(Emphasis added.)

Section IV of the insurance contract is denominated as "EXTENSIONS OF COVERAGE." Section V of the contract contains in part the following:

V. EXCLUSIONS

This policy does not insure under this form against:

. . . . .

C. Loss caused by, resulting from, contributed to or aggravated by any of the following:

. . . . .

2. flood, surface water, waves, tidal water or tidal wave, overflow of streams or other bodies of water, or spray from any of the foregoing, all whether driven by wind or not; ...

(Emphasis added.)

The insurance contract contained two exclusions for loss "caused by, resulting from, contributed to or aggravated by" flood or surface water. One exclusion applied to the insurance on Madison Block's building. The other exclusion applied to the insurance on Madison Block's personal property. Both exclusions contain identical language.

The gross earnings endorsement of the insurance contract contains the following provisions:

1. Subject to all the provisions and stipulations otherwise applicable to Section I of this policy, ... this policy is extended to insure against loss resulting directly from necessary interruption of business caused by perils insured against damaging or destroying, during the policy period, real or personal property.... For purposes of this insurance, `perils insured against' shall mean the perils, as defined and limited in the forms and endorsements listed above, for each of the premises specified and also subject to the provision of this endorsement.

(Emphasis added.)

In the evening of September 12 and the early morning of September 13, 1977, rain fell on Kansas City, Missouri, causing four or five feet of flood or surface water to surround Madison Block's drugstore. Paragraph 4 of the first amended petition alleges:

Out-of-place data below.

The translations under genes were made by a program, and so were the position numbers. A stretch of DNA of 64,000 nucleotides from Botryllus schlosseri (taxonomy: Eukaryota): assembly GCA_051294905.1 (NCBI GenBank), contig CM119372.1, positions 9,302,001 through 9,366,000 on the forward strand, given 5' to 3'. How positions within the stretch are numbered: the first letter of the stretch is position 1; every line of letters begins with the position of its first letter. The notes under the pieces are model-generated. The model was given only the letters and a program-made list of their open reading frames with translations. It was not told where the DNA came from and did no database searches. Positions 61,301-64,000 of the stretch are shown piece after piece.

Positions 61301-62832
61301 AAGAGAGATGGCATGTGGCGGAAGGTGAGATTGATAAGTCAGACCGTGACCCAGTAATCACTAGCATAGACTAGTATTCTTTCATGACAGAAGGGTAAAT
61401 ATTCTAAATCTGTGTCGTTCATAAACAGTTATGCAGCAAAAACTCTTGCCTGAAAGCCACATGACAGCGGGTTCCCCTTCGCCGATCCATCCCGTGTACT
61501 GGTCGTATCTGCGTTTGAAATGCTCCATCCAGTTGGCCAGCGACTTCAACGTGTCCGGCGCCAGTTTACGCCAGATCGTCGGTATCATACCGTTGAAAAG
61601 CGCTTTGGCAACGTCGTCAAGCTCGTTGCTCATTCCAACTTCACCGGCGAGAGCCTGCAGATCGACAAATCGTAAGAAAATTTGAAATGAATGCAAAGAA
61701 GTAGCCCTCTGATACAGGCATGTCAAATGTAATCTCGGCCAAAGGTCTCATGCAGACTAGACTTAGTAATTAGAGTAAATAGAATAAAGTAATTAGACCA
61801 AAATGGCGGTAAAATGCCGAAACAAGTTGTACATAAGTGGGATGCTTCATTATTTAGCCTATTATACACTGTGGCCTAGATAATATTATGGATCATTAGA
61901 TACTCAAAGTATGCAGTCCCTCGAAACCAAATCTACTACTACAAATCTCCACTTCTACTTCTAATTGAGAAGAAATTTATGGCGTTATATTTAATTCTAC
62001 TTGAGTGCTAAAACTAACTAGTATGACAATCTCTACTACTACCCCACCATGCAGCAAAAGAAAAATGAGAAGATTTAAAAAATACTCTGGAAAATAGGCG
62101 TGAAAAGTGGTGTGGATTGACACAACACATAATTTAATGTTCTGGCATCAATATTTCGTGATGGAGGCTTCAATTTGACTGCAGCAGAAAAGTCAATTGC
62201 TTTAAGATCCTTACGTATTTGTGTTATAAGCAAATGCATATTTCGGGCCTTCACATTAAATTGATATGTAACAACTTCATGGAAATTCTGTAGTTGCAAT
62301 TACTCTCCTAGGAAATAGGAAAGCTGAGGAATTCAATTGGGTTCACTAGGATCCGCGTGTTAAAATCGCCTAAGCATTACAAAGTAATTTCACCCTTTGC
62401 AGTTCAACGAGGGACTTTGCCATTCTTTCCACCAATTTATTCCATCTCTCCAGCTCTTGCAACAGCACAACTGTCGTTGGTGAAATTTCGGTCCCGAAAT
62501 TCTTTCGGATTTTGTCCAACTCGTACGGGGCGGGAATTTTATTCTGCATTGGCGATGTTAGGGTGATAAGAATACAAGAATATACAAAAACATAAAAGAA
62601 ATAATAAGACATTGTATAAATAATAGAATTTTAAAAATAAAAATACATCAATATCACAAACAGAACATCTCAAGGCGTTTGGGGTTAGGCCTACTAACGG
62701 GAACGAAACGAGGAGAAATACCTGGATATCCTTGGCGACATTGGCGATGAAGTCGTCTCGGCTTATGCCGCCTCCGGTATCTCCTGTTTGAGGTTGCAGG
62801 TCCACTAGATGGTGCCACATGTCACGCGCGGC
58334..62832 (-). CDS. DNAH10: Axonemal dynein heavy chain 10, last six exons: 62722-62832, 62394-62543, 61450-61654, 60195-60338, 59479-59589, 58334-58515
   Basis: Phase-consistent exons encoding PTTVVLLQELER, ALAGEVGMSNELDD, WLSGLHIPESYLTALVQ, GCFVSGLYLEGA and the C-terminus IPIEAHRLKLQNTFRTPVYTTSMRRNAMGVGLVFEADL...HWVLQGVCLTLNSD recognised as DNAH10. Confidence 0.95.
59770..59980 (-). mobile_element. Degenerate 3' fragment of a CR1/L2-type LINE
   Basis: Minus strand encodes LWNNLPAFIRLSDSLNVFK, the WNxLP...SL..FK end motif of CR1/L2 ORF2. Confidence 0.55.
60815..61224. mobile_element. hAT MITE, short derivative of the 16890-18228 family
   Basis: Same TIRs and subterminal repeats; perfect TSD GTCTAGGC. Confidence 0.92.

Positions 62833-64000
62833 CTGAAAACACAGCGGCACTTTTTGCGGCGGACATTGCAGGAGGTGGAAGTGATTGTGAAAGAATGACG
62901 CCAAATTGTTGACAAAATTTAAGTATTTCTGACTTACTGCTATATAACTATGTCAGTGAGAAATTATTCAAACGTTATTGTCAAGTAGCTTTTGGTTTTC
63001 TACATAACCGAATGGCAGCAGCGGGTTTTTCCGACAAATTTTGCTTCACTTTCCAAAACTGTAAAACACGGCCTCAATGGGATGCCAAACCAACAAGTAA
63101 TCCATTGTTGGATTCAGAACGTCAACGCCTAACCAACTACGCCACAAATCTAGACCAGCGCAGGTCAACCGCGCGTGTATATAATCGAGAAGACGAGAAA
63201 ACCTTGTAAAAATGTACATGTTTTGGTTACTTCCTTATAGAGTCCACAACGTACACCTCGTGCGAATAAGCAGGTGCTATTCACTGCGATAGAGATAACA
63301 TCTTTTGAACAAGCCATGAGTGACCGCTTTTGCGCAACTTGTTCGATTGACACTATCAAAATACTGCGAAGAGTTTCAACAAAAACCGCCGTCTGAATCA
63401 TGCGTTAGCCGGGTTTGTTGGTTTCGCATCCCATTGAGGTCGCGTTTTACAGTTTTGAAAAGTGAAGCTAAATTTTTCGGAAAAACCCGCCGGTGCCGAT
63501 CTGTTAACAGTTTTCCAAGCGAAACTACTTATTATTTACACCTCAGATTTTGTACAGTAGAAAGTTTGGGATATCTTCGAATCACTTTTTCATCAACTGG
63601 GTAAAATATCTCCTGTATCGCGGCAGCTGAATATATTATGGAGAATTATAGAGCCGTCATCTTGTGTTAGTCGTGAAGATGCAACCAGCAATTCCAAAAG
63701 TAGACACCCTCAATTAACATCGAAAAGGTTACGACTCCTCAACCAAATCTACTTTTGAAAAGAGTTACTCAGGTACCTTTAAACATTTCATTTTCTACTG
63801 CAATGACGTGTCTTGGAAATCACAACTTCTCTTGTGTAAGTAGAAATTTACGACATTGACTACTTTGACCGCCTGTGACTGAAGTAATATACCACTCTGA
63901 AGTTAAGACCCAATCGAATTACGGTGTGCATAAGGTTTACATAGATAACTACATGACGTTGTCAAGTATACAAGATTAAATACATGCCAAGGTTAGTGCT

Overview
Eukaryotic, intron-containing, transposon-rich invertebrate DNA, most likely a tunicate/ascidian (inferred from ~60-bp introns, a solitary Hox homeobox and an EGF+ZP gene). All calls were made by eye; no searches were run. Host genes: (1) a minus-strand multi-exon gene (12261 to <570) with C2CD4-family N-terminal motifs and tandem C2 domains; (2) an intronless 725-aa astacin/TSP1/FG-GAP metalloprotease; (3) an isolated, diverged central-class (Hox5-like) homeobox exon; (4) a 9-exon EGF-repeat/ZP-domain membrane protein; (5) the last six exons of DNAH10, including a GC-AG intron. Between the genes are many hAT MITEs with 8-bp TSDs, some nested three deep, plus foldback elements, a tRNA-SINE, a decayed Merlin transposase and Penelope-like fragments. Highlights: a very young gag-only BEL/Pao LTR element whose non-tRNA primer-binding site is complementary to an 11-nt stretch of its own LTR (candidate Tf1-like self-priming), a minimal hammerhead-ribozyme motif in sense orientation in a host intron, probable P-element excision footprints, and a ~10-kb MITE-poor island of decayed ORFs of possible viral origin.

4. On or about September 13, 1977, Madison suffered a direct loss that resulted when the operator of a boat navigating flood waters steered the boat through the front door of Madison's building thereby causing such waters to enter such building and cause extensive loss and damage to property of Madison covered by defendant's policy of insurance.

The parties have stipulated that damage done by the boat to Madison Block's front door is covered under a glass coverage endorsement in the insurance contract, and that USF has satisfied this claim. The losses in question are those that occurred after the boat collided with the building allowing the flood or surface water to enter the building. Madison Block claims that the losses in question were "direct loss[es] resulting from actual physical contact" of a vehicle (the boat) with Madison Block's building and that these losses were insured losses under the vehicular collision provision of the insurance contract.